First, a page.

Anthrax study: Lush grass around corpses may prove to be a fatal attraction

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zebra-lewis_0178The lush grass that grows around the decomposing bodies of zebras that died from anthrax infection appears to play an important role in the transmission of the disease, researchers have found.

Scientists found that zebras were attracted to the lush pickings, which were found to be rich in the spores which transmit the disease.

The findings of the research were published this month in the journal, Proceedings of the Royal Society B: Biological Sciences.

The multinational team of researchers carried out their study in Etosha National Park in Namibia.

The bacterium behind anthrax is Bacillus anthracis. However, it is the spores produced by the bacterium that are able to enter the body of its victims and multiply. The spores are able to survive in the environment for long periods of time, with infection resulting from either inhaling the spores or through contact with broken skin.

The resulting infection usually proves fatal.

The researchers located and monitored 26 zebra carcasses in the park, half of which were found to have been killed by anthrax.

Grass samples were taken periodically from around each decomposing animal and motion-sensing cameras recorded any action over a three-year period, during which the researchers were able to monitor spore levels in the grass.

They found spores on grasses up to two years after death.

Photomicrograph of a Gram stain of the bacterium Bacillus anthracis, the cause of the anthrax disease.
Photomicrograph of a Gram stain of the bacterium Bacillus anthracis, the cause of the anthrax disease. © CDC

Grass growing around the carcasses was found to be more lush, fed by the nutrients released by the decomposing animal.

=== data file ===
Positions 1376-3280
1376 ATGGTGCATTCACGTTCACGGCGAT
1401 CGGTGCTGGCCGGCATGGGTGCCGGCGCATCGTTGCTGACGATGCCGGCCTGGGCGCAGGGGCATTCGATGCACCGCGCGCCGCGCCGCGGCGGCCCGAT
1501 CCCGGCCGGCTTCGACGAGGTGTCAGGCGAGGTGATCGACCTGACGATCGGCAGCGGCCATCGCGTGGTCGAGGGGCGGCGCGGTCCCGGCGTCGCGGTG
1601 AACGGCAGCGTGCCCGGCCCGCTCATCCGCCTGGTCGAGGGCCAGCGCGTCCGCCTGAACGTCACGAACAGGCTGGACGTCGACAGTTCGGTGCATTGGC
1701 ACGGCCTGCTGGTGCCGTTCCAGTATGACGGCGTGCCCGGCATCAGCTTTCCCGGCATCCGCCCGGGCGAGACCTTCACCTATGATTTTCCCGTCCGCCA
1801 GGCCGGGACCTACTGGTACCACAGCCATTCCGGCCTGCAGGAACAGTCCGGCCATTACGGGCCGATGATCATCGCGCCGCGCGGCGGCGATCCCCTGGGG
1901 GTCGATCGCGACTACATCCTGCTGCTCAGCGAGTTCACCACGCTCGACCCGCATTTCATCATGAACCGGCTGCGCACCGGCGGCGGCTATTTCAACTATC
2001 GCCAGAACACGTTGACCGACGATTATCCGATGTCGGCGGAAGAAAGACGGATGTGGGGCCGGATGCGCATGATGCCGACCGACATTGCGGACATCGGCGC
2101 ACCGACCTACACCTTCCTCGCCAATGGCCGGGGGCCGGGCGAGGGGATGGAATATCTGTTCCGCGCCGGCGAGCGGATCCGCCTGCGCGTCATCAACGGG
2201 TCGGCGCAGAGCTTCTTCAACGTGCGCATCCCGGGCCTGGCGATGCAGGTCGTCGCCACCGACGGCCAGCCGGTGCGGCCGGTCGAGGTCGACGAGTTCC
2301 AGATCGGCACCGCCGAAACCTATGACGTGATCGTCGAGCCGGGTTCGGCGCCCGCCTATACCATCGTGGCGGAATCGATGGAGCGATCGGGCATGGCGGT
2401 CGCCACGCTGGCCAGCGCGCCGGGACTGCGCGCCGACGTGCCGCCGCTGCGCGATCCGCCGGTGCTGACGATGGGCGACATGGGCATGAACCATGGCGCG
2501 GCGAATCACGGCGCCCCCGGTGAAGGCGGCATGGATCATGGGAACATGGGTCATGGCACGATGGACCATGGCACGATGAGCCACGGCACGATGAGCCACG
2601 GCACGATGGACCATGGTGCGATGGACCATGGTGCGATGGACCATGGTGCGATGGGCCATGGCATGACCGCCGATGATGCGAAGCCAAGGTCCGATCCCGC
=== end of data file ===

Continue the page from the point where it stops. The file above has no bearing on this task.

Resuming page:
Zebras foraging around the carcass sites shifted from initial avoidance to attraction, and ultimately to no preference.

The researchers found that zebras and other grazing wildlife were ultimately up to four times more likely to eat where a zebra had died within the last year than on random grassland nearby.

The sites of the carcasses became less attractive 1.5 to 2.5 years after a zebra had died as the nutrient contents of the corpses receded.

“Our results demonstrate that animal carcasses alter the environment and attract grazing hosts to parasite aggregations,” the researchers reported.

They believe the research has important implications around the understanding of anthrax in grazing wildlife, as well as livestock, in anthrax-prone regions.

Fatal attraction: vegetation responses to nutrient inputs attract herbivores to infectious anthrax carcass sites, Proc. R. Soc. B 22 November 2014 vol. 281 no. 1795 20141785, Published 1 October 2014. DOI: 10.1098/rspb.2014.1785
The abstract can be read here.

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